It’s been not one but two fires camps since my last post. Geez, a lot happened in only five weeks!
In September, I worked fire support for the Salmon-August Complex, a series of forest fires with camp based in beautiful little Etna, California surrounded by the Marble Mountain Wilderness area which was on fire in multiple locations.
I had a few days at home, then flew back east to spend a week with my dad to celebrate his 75th birthday. Thanks to hurricane Nate dropping lots of rain and fog in the mountains, our father-daughter road trip in the Blue Ridge Parkway was cut a day short.
No sooner had I arrived home from the airport and set my bags down well after midnight, I received a text from my fire support boss asking if I could be on a plane to California in a few hours to help out at the Tubbs Fire which encompassed the Napa and Sonoma area in which dozens of homes burned, including many human and animal lives lost.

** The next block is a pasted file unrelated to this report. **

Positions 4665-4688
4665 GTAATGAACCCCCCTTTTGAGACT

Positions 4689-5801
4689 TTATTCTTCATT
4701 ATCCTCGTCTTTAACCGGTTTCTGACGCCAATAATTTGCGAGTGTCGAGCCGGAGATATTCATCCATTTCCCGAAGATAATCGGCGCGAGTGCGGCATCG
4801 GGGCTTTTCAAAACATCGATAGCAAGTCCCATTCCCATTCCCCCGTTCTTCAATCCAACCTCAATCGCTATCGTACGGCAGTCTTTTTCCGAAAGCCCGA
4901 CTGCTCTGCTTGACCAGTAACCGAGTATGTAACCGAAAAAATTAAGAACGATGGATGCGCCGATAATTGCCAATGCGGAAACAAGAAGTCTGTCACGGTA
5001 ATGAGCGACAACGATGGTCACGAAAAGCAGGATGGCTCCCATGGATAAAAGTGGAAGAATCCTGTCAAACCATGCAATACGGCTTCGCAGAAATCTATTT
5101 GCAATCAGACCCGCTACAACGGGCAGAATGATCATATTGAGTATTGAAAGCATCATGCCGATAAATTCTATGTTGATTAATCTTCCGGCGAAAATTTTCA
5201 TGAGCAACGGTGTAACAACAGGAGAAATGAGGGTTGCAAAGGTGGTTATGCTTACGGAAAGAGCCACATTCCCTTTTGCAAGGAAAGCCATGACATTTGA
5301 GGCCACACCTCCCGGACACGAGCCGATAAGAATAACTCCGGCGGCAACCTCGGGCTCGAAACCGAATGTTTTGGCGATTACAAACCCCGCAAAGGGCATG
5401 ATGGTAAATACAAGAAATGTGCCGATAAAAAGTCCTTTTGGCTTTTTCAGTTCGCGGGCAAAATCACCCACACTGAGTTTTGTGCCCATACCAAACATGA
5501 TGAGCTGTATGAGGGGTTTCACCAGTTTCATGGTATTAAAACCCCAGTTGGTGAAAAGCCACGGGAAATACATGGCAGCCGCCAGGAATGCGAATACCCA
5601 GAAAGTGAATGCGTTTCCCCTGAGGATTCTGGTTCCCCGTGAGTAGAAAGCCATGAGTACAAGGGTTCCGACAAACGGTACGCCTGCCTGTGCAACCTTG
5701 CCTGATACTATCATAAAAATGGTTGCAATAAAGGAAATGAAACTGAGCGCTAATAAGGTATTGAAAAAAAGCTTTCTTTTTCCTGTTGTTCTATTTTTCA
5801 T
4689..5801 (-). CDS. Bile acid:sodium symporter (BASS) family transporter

In only a few sleepless hours:
- I unpacked from our father-daughter vacation,
- repacked to work laundry at my second fire camp,
- apologized profusely to my cat Sophie Fiona for leaving again so soon,
- gave thanks to my dear friend and the world’s best pet sitter Julie for taking care of Sophie for the third time in four weeks,
- and returned to the airport.
Why and how did I begin working fire support? If you missed the first fire camp blog, check it out here.
In short, doing laundry at fire camp was an awesome experience!
I’m still trying to put it all into words.
It’s a bizarre combination of having everything you need to survive – or even thrive: food, shelter, companionship, cooperation, income, and a well-defined higher purpose.
However, it all happens in less than perfect conditions: dirty, dusty, smoky, hot days, cold nights sleeping in less than ideal living conditions (i.e. a tent with trucks driving close by).
There is constant noise from generators, water trucks and fire engines and almost no privacy since even washing your face and brushing your teeth is at a public hand-wash station.